Home Culture The Goblin King – Making It Up
The Goblin King – Making It Up

The Goblin King – Making It Up


Welcome, welcome, to a new segment here on The Arcade. Hopefully you are used to our regular format of Style Saturday when it comes to makeup, but I wanted to dive even deeper into the world of painting faces. I’ll be taking iconic looks from our favourite movies, series, comics and games, and talking about what makes them so bad-ass.

Today I’ll be paying homage to the beloved David Bowie and to one of my favourite movies growing up, Labyrinth. Even if you’ve never watched it or don’t care for it, the Goblin King’s look is instantly recognizable and unmistakeable.

“Fear me, love me, do as I say.”

Labyrinth was released in 1986, directed by Jim Henson, executive produced by George Lucas, and based upon conceptual designs by Brian Froud.

‘s work is absolutely breathtaking, inspired mostly by nature itself, but also drawn from classic literature, when creating his human characters. In the afterword to the book The Goblins of Labyrinth, Froud wrote that Jareth references “the romantic figures of Heathcliff in Wuthering Heights and a brooding Rochester from Jane Eyre and The Scarlet Pimpernel. Bowie‘s costumes were intentionally eclectic, drawing on the image of Marlon Brando‘s leather jacket from The Wild One as well as that of a knight “with the worms of death eating through his armour” from the fairy tales of the Brothers Grimm.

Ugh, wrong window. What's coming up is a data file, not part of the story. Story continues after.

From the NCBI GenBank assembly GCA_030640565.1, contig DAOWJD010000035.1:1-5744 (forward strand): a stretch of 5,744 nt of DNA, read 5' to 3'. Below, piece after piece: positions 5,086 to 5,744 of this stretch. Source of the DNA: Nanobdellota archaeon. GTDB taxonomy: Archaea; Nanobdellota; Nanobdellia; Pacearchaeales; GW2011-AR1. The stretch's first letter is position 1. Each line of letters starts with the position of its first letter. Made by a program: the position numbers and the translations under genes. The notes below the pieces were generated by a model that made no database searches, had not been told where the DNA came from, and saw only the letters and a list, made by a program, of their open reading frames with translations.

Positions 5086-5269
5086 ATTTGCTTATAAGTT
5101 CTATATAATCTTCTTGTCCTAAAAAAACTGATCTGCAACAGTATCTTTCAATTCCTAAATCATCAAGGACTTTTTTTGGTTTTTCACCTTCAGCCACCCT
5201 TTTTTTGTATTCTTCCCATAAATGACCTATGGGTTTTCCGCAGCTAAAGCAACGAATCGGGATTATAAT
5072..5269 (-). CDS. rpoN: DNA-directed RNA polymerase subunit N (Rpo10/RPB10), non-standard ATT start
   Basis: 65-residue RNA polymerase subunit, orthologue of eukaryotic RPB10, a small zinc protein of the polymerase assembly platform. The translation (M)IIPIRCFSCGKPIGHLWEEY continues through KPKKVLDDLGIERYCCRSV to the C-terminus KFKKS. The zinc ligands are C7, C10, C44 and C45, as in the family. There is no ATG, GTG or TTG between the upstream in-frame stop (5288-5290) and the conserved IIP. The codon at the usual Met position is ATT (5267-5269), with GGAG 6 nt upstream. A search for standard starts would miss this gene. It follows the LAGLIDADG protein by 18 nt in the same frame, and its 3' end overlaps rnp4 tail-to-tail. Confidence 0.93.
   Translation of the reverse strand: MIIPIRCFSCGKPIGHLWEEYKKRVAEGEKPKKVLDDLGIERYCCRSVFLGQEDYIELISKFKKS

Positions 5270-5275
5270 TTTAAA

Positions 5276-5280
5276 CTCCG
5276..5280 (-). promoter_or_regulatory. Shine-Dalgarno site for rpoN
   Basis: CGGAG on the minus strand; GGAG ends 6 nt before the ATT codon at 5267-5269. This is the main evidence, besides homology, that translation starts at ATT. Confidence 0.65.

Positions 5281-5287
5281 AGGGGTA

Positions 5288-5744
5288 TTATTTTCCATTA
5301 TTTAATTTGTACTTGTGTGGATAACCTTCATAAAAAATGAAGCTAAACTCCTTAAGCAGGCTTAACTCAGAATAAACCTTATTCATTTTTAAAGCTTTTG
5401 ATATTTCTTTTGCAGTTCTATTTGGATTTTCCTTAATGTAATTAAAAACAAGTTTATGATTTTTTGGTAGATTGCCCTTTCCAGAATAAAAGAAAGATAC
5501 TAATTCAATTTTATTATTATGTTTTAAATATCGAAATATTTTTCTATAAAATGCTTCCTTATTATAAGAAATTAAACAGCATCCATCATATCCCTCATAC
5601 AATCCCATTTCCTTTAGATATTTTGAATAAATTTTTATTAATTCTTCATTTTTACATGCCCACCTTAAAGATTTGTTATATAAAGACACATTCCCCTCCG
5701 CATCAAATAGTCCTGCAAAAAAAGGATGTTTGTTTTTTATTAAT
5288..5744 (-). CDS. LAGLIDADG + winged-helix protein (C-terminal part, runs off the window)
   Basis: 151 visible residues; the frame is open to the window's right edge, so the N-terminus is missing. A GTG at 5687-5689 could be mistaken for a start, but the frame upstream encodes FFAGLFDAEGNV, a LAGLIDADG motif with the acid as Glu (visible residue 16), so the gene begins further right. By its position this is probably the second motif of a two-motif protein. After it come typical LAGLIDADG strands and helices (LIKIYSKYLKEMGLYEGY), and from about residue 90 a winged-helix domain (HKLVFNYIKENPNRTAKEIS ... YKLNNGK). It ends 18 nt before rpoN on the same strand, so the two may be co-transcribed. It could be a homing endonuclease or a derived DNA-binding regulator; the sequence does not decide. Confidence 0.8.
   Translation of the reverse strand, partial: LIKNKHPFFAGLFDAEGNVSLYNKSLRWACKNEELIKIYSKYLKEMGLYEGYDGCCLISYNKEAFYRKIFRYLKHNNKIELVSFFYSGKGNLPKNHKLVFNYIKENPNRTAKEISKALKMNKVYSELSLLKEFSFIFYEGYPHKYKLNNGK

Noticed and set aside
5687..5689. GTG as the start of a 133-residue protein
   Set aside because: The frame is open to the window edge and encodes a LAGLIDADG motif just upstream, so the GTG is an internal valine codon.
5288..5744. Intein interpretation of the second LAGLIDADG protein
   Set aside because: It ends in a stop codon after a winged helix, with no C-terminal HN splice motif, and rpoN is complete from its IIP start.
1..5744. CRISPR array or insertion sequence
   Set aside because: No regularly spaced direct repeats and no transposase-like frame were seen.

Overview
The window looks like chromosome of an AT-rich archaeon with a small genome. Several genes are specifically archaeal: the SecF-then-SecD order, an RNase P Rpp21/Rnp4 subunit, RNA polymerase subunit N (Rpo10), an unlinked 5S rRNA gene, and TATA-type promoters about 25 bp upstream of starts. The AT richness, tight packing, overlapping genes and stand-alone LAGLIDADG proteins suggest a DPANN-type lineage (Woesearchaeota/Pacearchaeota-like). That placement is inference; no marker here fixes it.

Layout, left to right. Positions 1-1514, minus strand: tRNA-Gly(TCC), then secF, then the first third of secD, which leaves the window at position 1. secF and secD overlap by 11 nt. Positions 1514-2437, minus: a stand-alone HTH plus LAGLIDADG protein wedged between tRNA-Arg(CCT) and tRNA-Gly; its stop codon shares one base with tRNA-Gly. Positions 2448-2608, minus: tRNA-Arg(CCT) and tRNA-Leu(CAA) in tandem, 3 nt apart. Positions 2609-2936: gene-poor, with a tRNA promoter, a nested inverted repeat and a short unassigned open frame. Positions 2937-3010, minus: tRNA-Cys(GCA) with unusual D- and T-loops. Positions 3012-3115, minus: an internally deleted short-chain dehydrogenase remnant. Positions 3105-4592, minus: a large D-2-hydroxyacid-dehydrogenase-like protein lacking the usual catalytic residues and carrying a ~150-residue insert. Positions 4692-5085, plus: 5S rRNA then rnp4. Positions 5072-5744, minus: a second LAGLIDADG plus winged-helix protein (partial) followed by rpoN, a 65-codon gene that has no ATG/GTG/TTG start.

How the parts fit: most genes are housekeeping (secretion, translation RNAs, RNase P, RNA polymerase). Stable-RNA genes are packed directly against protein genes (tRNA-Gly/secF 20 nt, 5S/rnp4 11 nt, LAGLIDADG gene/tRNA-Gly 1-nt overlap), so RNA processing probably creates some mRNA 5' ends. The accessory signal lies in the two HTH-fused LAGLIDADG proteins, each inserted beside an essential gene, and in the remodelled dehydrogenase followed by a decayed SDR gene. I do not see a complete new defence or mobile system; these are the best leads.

(For a very comprehensive look on Froud‘s work, head on over to this blog where they’ve gathered an extensive amount of information.)


So it’s interesting to see that Jareth’s iconic makeup (and hair, for that matter), done by Nick Dudman, was very clearly inspired by the alternative goth and punk scenes of the time. We have it all: the elongated pointed brow accompanying an elongated and pointed eye shadow and liner that is very reminiscent of gothic goddess Siouxie Sioux.


Jareth’s makeup seems actually pretty straight forward when you first see it but, taking a closer look, you’ll notice the dark shadow goes (lightly) all the way down his nose, contouring it for a straighter and sharper look. This helps accentuate the intimidating look. Usually the more chiselled and sharp someone’s features are, the more intimidating they look (that’s why usually villains have pointed faces, high cheekbones, and very arched eyebrows).


Continuing the eyebrow towards the nose is very much a staple in the goth look. So is a heavy eyeliner, though that wasn’t used on Bowie. He only has a lightly lined bottom lash, not even some liner on the waterline.


We must also remember that Jareth may look human, but he is, in fact, the Goblin King. Giving the eyebrow a very unnatural shape was an alarmingly simple and genius way of creating a disturbance to his humanly features, while still not altering them all that much.

For his lips, they chose neutral coral tones, so as not to detract from the already striking eyes. It has a glossy finish, though, which you don’t usually see used on male characters. Despite the presence of glossy lipstick, it doesn’t make his character look any bit feminine, and we all know how androgynous Bowie can get.

We can sum up the importance of his look by saying it is striking, unique, and imposes fear, all qualities that can also be used to describe the character. Coincidence? I don’t think so.